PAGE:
Do You Have to be Emotionally Off-kilter to Be a Good Artist

Apparently, it’s a discussion that will never die.  As a psychologist and writer, I frequently hear it:  “You have to be at least a little crazy to be a good artist.”  And out on Saturday night with friends, the debate began again.  A music lover asserted that creativity derives from an emotional “imbalance” or mental “unhealth.”  …  Sure, we can all think of famous artists who abused alcohol (Hemingway, F. Scott Fitzgerald, and Jackson Pollack) and of ones who suffered from a major mood disorder (Anne Sexton, Robert Lowell, and Van Gogh).  Does that mean, though, that everyone who struggles for emotional stability becomes a great artist?  (You wouldn’t assume that if you’d ever worked in a psychiatric hospital.)  Does it then mean that if you’re normal and love writing, you should hang it up and opt for banking?  Or basic journalism?  Not in my opinion.  I can think of many celebrated artists who have no history of mental illness. 

Personally, I believe that artistic greatness stems from a devotion to craft and an ability to convey universal emotions or themes while delivering them in a unique, fresh style.  Think of Monet, whose impressionistic paintings embodied a different kind of realism.  Picasso too. Think of Frank Gehry’s architecture: designs that play with boundaries to deliver buildings recognizable and compelling?  What about the Latin American writers who veined emotions through magical realism? Ray Bradbury and Frank Herbert?  They shifted our perspective on true human experiences by creating alternative worlds.

Literature is what I know best, and my most ready examples hail from there.  Still, I don’t think that other art forms are any more inherently correlated with psychological dysfunction.  No doubt, emotional upheaval can spawn the intensity necessary for a dramatic piece, but it is never enough.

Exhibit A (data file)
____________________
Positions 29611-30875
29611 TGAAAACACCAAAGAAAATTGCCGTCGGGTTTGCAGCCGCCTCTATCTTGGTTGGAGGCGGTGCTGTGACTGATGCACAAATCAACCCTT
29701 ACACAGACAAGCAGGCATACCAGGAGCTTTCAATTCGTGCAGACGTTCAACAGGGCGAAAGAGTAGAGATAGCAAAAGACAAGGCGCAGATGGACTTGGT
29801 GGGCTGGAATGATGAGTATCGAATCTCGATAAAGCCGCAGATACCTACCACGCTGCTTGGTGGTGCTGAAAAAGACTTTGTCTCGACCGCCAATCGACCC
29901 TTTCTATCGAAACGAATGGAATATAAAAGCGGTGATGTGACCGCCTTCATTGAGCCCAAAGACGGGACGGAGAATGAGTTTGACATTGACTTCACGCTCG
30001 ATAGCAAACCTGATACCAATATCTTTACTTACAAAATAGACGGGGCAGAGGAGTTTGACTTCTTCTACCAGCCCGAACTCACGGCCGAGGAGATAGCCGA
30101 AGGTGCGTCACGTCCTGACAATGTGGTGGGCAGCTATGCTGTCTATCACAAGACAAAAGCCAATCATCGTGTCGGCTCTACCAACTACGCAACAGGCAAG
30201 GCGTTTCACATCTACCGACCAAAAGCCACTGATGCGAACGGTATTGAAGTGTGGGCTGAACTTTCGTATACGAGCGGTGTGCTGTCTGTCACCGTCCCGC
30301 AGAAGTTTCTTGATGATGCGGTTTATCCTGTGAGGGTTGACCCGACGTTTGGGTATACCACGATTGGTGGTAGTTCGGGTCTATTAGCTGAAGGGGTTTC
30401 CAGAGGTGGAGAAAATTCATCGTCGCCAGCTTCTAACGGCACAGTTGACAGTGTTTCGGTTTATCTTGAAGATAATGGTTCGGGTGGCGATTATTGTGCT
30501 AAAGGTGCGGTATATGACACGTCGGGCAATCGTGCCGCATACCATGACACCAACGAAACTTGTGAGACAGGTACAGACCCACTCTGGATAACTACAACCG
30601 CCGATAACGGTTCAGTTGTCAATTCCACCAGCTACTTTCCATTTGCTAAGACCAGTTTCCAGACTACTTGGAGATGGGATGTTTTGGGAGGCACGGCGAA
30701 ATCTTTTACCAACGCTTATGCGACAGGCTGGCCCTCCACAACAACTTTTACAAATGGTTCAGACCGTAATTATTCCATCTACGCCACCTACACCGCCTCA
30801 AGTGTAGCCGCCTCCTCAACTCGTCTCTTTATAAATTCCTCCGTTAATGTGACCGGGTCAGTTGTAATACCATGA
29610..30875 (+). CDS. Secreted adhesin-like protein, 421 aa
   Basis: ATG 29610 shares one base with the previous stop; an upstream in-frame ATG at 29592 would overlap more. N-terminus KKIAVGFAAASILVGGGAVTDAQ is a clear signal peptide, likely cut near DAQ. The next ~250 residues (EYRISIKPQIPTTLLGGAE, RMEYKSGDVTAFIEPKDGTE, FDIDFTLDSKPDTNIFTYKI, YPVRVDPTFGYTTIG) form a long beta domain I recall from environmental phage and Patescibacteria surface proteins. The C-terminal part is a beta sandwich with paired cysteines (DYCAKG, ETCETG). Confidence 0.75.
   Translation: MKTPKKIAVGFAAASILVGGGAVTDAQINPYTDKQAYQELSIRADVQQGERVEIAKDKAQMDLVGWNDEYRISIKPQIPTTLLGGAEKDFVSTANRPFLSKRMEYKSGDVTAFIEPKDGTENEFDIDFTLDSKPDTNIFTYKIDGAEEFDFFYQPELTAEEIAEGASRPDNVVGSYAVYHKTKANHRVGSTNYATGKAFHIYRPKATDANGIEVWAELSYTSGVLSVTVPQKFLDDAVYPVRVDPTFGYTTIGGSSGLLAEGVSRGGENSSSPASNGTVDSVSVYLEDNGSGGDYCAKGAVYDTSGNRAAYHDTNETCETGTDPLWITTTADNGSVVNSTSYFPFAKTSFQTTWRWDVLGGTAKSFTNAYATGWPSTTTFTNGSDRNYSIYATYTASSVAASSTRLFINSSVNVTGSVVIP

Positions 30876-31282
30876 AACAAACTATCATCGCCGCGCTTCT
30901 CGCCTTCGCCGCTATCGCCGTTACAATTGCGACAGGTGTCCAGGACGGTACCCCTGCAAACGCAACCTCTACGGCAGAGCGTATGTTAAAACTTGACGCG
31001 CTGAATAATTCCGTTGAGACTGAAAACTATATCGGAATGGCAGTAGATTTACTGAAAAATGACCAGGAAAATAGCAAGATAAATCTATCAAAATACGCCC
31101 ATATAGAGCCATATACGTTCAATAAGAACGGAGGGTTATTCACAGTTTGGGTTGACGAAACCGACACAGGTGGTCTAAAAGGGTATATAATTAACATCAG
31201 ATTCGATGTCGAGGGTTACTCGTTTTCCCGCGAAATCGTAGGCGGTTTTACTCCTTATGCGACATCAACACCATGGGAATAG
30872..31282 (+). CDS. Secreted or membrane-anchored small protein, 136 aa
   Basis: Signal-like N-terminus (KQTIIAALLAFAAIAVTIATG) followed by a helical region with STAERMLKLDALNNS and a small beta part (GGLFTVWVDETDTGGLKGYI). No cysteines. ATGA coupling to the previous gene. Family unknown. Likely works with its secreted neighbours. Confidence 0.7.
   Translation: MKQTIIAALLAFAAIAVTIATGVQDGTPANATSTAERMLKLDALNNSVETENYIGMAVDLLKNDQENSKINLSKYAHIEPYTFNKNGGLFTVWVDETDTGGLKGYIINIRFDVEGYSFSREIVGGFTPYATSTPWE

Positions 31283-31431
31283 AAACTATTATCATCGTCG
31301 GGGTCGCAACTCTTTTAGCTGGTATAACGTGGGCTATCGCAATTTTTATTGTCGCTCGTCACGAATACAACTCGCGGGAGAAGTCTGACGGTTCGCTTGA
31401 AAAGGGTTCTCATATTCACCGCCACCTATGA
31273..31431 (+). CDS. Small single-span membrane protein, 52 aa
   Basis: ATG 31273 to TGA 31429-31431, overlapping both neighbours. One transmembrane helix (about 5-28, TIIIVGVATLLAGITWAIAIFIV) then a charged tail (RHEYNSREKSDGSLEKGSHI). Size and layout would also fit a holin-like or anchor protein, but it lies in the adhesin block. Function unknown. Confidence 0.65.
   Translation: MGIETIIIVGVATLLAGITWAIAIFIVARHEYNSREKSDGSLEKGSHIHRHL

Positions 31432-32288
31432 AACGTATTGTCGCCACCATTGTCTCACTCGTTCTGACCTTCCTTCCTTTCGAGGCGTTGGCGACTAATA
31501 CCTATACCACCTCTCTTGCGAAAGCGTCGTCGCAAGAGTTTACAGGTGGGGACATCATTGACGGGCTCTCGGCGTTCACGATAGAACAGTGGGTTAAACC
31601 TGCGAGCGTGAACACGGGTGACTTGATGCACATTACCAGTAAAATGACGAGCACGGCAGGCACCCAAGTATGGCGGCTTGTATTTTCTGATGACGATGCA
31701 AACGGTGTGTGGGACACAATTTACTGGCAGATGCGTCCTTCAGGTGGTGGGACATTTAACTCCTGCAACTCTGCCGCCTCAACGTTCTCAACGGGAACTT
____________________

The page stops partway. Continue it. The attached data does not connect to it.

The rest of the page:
Ironically, research suggests that there might be a different connection between creativity and health.  As it turns out, almost everyone has the urge to create, and individuals tend to be happier when they have time to innovate or express themselves in novel ways.  That doesn’t have to mean painting on canvas or choreographing a dance routine.  Instead, it might be gardening or cooking or improvising to fix a pesky problem in the tool shed.  If viewed from a 180-perspective, maybe writing poetry or painting is what helped Vincent Van Gogh and Anne Sexton live as long as they did.

We can all find personal satisfaction in actively using our skills and resources to produce something new, and there can be an invigorating sense of self-discovery along with it.  Whether our experiments become valued art is irrelevant.  I can’t even count the number of times I’ve met someone who on learning that I write poetry, immediately said, “I wrote a poem once.”  Typically, it’s someone who doesn’t read poetry or even literature very often, but that smile is memorable.  The process of writing that poem made the person feel happy and proud.  All kinds of art matter, and you don’t have to have problems to create it.  Let’s separate what art does for us personally from the interpretation of its greatness and then again from our assumptions about the person who makes it.